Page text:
Airbnb Operators in LA Will Need Permits From the Police

by NEW YORK DIGITAL NEWS


Los Angeles landlords of Airbnb rentals must now report to the local police station.

The L.A. City Council has approved a law requiring hosts of short-term rentals, including Airbnbs and hotels, to obtain a police permit, the Los Angeles Times reported.

Backers, including Council President Paul Krekorian, said the permit requirement will help the city crack down on party houses and rental properties that draw crime.

It will also create more red tape for short-term rental and hotel operators, allowing the City Council and neighborhoods to challenge the issuance of the permits.

Dozens of businesses, including car valet operators, antique stores and bowling alleys already require a police permit to operate in the city.

Many permits require criminal background checks and fees costing hundreds of dollars.

A recent report by the Los Angeles Police Department suggested initial fees of $260 for short-term rental operators. Krekorian said the fees haven’t been finalized and that he’s hopeful the background check can be done without fingerprinting.

“My goal is to make [obtaining a police permit] as easy and painless and nearly automatic as I can,” Krekorian told the Times. “The idea will be that if someone applies for it, unless there’s some complaint from someone, that it would be routinely granted.”

There are 6,725 short-term rental units listed with the city, according to the Planning Department. Under the new law, the police permit would be issued to the operator of the short-term rental unit. 

Several Airbnb hosts expressed alarm about the proposal at a council committee hearing last week, calling the requirement of a police permit excessive and saying they don’t want to be fingerprinted as part of a criminal background check. Others questioned the price of the permits.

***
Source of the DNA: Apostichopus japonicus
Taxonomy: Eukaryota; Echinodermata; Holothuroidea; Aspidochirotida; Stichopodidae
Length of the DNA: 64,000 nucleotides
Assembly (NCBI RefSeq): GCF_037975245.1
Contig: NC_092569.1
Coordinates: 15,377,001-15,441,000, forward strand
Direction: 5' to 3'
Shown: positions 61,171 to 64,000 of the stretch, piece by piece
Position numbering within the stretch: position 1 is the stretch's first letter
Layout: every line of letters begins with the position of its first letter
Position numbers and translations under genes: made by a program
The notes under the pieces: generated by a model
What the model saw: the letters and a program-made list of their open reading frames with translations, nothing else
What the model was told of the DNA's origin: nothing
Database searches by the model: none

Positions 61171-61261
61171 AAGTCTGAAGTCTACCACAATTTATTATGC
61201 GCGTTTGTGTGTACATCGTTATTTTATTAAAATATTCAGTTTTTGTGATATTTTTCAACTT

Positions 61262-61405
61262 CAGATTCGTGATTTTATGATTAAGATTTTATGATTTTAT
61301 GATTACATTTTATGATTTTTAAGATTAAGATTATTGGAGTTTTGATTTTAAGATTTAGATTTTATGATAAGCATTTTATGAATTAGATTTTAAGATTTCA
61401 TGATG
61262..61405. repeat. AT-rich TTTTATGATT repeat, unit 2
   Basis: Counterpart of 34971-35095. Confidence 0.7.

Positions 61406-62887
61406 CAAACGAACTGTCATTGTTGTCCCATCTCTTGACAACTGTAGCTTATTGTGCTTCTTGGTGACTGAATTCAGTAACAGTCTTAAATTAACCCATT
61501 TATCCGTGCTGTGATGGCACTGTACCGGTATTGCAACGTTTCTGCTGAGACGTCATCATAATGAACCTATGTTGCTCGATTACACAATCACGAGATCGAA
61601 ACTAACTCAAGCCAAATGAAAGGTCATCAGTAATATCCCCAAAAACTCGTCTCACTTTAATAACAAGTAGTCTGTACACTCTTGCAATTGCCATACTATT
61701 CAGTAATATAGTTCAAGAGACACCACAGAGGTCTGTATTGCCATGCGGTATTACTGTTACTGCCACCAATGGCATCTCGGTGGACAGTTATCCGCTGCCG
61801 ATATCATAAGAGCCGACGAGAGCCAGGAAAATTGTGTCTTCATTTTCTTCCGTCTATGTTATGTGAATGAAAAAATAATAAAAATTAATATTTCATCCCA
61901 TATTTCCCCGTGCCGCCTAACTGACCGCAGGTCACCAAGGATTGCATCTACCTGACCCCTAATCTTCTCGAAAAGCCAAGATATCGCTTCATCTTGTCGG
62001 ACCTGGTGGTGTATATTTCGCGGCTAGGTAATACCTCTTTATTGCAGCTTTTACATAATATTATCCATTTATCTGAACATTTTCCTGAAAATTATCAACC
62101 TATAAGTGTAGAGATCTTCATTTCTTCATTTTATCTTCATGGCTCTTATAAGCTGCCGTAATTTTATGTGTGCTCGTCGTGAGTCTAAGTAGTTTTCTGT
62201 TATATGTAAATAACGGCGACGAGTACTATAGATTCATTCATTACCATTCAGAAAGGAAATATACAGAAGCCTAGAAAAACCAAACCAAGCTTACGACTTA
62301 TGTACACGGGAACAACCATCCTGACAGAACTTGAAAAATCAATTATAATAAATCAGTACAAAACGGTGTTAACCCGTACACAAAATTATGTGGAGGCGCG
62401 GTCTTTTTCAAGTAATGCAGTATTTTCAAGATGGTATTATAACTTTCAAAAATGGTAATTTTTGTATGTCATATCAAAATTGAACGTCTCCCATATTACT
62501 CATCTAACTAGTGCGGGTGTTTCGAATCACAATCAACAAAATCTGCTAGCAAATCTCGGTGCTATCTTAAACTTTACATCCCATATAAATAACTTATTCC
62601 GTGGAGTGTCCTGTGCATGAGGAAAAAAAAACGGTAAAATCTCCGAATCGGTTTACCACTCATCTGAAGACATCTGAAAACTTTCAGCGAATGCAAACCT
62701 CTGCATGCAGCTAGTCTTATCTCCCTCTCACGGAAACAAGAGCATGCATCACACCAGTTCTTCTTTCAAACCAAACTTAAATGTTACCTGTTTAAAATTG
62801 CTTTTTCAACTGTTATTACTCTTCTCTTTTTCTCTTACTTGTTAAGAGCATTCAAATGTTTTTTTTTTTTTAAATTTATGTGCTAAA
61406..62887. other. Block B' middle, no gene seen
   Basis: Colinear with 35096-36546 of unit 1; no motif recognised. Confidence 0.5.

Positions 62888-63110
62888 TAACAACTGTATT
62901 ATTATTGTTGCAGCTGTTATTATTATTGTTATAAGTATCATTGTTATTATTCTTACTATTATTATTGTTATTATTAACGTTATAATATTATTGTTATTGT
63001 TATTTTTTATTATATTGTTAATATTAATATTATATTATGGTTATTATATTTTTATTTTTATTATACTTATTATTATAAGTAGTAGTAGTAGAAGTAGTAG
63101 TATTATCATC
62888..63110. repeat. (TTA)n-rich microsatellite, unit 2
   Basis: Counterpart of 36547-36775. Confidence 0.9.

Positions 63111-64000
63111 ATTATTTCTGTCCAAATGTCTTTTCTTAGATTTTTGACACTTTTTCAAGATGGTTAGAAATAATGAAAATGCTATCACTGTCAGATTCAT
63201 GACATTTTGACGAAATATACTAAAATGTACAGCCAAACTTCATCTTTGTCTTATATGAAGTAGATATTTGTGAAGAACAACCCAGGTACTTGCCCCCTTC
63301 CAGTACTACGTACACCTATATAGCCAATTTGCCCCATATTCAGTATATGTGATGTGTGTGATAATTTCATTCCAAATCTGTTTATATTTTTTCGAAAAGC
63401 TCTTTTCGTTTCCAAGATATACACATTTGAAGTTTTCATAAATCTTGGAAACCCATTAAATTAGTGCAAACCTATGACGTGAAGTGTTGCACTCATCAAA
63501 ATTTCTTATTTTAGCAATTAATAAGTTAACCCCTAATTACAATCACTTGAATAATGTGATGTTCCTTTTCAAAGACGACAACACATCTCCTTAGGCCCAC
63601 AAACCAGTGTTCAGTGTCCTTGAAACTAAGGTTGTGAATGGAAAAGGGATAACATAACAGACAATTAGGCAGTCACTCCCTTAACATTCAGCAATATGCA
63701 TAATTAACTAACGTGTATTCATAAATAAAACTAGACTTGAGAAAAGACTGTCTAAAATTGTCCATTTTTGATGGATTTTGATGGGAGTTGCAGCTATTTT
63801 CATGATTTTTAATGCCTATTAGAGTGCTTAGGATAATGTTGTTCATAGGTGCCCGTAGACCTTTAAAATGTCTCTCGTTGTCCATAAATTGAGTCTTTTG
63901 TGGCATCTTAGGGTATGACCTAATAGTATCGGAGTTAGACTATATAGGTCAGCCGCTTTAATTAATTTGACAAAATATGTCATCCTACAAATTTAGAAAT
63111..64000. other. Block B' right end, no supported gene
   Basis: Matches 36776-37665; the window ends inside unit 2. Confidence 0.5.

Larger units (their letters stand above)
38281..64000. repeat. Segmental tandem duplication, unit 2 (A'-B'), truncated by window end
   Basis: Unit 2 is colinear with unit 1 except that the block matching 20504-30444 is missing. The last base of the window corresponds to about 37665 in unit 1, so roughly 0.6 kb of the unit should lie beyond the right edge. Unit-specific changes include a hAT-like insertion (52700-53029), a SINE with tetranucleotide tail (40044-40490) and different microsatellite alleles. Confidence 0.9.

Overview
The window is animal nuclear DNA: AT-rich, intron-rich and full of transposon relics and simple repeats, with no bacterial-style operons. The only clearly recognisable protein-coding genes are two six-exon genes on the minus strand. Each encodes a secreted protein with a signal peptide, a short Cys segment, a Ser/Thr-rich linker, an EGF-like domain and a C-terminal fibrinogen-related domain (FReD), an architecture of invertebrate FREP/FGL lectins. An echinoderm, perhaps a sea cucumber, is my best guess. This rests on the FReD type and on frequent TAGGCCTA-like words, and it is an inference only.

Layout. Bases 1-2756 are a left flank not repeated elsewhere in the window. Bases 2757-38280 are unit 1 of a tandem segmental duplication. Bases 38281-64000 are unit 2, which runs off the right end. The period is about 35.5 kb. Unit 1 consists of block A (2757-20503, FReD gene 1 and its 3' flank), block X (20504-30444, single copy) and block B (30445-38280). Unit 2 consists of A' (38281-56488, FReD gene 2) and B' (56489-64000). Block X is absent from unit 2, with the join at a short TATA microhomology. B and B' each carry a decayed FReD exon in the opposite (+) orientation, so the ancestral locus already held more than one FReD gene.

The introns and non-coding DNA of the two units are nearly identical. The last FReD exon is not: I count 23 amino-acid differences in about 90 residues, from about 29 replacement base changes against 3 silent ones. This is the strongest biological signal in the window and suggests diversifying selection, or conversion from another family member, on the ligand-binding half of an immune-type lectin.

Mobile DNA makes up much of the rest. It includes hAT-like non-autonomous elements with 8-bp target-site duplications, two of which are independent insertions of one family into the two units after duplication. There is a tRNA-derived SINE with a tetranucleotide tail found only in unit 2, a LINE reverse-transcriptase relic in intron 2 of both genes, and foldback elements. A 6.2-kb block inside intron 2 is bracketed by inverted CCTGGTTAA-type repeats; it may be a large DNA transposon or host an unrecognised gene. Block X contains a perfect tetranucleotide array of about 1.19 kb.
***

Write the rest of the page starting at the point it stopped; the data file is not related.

“I just ask that you not buckle us in with doing extra hoops to jump through and extra police checks and extra fees,” Kevin Stevens, a homeowner in North Hollywood, told the council.

Airbnb on Monday declined to weigh in on the proposal.

Peter Hillan, a spokesperson for the Hotel Association of Los Angeles, said he didn’t know how many of the association’s 600 members already have police permits, but said the group is “concerned” about the requirement.

Hillan also questioned whether the LAPD has enough staff to oversee the additional permits.

The police permit requirement was part of a package of regulations targeting new hotels that was announced earlier this month. The regulations are a compromise between the city and hotel workers union, which initially sought to force a ballot measure vote related to hotel rooms and the housing of homeless residents. 

New hotels must now go through a more extensive approval process. Hotel developers are also now required to replace any homes demolished to make way for their projects with new residential units, or by buying and renovating existing ones.

— Dana Bartholomew

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